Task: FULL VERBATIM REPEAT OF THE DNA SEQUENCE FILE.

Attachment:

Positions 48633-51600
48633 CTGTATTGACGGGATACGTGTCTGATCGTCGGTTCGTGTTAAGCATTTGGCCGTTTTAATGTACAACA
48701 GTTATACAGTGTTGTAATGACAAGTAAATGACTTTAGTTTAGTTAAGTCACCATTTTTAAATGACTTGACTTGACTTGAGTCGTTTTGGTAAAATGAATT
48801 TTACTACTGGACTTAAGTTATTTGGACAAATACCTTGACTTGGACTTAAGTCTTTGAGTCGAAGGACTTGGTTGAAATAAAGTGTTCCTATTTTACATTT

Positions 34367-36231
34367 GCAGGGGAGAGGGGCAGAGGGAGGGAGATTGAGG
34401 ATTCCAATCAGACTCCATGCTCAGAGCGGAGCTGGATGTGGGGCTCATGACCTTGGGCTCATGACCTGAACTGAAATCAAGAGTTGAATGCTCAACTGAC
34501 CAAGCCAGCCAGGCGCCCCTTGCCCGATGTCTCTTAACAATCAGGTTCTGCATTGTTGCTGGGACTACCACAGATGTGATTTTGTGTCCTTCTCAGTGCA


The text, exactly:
Positions 48633-51600
48633 CTGTATTGACGGGATACGTGTCTGATCGTCGGTTCGTGTTAAGCATTTGGCCGTTTTAATGTACAACA
48701 GTTATACAGTGTTGTAATGACAAGTAAATGACTTTAGTTTAGTTAAGTCACCATTTTTAAATGACTTGACTTGACTTGAGTCGTTTTGGTAAAATGAATT
48801 TTACTACTGGACTTAAGTTATTTGGACAAATACCTTGACTTGGACTTAAGTCTTTGAGTCGAAGGACTTGGTTGAAATAAAGTGTTCCTATTTTACATTT

Positions 34367-36231
34367 GCAGGGGAGAGGGGCAGAGGGAGGGAGATTGAGG
34401 ATTCCAATCAGACTCCATGCTCAGAGCGGAGCTGGATGTGGGGCTCATGACCTTGGGCTCATGACCTGAACTGAAATCAAGAGTTGAATGCTCAACTGAC
34501 CAAGCCAGCCAGGCGCCCCTTGCCCGATGTCTCTTAACAATCAGGTTCTGCATTGTTGCTGGGACTACCACAGATGTGATTTTGTGTCCTTCTCAGTGCA